This post is sponsored by REI. All thoughts and opinions are our own.
Welcome to the blog Ambassador Marianne as she tells how she is teaching her granddaughters to become Forces of Nature.
Six years ago something monumental happened in our family. We gained a brand new member. A beautiful baby girl joined our tribe. Seven days later, almost to the hour, another gorgeous baby girl entered the world and became our second newest family member. I was in awe of these new little souls that shared my DNA and several of my genes.
That week my world view completely changed and I knew I wanted these tiny girls to know their worth, value, and strength. I wanted them to know how important they were and how capable they could be. I had a new mission and I took it very seriously.
What better way to show them than by example. Up close and personal.
As a female you aren’t always taken seriously. Some still consider us the “weaker”sex. I wanted these baby girls to grow up knowing they are capable of doing anything they can dream up. That they could be “forces of nature.”
I couldn’t wait to share my love of the great outdoors, nature, and hiking. I felt honored to teach them about our amazing planet, instill strength and self-esteem and the importance of being good stewards of our public lands. I’m so grateful I’m here to guide them.
We wanted to introduce them to our beloved canyons early and have it become second nature to them. Something ordinary but at the same time extraordinary. As infants they were snuggled into backpack carriers. Plenty of diapers and clothing layers and snacks were divided up and carried between the adults. Keeping them warm, happy, and comfortable was an important step when first introducing them to the trail. We wanted them to be content and enjoy the experience. Most often they would snooze or gaze at the newness of the sights and sounds.
For their second Christmas we gifted them the littlest snowshoes we could find. We strapped them onto their itsy bitsy feet and let them play in the snow in our backyard. As they got older we ventured out onto the snowy mountain trails and always made sure it was fun and comfortable.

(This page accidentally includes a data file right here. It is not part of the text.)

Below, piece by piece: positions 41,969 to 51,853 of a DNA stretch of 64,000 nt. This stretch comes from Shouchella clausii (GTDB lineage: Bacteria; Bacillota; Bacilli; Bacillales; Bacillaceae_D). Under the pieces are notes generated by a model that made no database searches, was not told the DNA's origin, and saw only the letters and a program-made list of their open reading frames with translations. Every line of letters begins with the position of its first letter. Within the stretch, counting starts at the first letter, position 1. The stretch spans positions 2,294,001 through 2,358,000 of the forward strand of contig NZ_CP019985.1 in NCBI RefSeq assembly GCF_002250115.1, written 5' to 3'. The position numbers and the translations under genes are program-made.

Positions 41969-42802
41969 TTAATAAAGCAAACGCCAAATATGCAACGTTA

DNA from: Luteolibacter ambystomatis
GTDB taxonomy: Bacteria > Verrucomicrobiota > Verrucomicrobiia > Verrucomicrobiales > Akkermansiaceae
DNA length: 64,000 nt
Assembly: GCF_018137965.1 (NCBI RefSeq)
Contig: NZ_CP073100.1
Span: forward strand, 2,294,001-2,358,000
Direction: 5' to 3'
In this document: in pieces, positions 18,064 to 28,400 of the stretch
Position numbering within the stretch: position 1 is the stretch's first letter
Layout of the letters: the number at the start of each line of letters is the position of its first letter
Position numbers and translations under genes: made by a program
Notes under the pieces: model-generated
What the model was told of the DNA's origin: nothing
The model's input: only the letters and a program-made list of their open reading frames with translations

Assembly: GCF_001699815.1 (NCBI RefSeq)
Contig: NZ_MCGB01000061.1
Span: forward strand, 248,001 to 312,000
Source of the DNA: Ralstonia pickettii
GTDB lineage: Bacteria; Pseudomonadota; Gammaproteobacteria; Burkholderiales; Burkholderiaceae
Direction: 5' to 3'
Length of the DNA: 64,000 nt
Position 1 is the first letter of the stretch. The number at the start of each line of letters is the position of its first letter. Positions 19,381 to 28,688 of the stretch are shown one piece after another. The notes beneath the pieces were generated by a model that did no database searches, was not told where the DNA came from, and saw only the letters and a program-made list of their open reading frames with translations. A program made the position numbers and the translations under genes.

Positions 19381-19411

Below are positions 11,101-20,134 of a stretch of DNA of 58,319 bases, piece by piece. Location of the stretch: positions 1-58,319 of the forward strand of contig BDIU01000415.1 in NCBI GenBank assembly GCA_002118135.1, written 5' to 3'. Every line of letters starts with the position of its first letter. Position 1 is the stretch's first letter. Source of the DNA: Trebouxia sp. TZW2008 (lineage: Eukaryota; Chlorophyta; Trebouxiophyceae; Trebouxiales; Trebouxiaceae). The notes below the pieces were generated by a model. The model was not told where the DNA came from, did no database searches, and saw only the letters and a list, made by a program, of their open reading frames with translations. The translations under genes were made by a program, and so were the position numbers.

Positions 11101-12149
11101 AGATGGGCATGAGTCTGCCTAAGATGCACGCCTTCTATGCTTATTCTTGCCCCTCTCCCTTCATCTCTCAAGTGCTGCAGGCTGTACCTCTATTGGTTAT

Each year as they physically grew they also grew to love these experiences more and more. The companionship and camaraderie were enticing. The freedom of marching along a beautiful trail in search of a waterfall or lake was exciting We motivated them with a yummy lunch or snack when making it to our destination. Water stops and organic gummy bears were always acceptable along the trail and rest stops were encouraged when needed.
These little girls realized the joys of dipping their toes in a sparkling creek or spying a moose drinking from a lake. They’d sit and watch the fluttering of butterflies and the squirrels running up the tree trunks. Sometimes they’d ask to use one of my hiking poles and try and find a rhythm to walking with it.
Eventually they started carrying their own little backpacks. Until they are a bit older my own backpack is always stocked with sunscreen, bandages, critter repellent, lip balm and plenty of those energy enhancing gummy bears.
I couldn’t be more proud of these amazing little women. They can now hike 6 or 7 miles at a time. They understand the concept of “leave no trace” and the importance of appreciating these beautiful places.
I have the pleasure and memories of being with these amazing little beings. I count my lucky stars each day. There is no doubt they will find their own paths, their own trails, and their own passions. These girls are already “forces of nature”.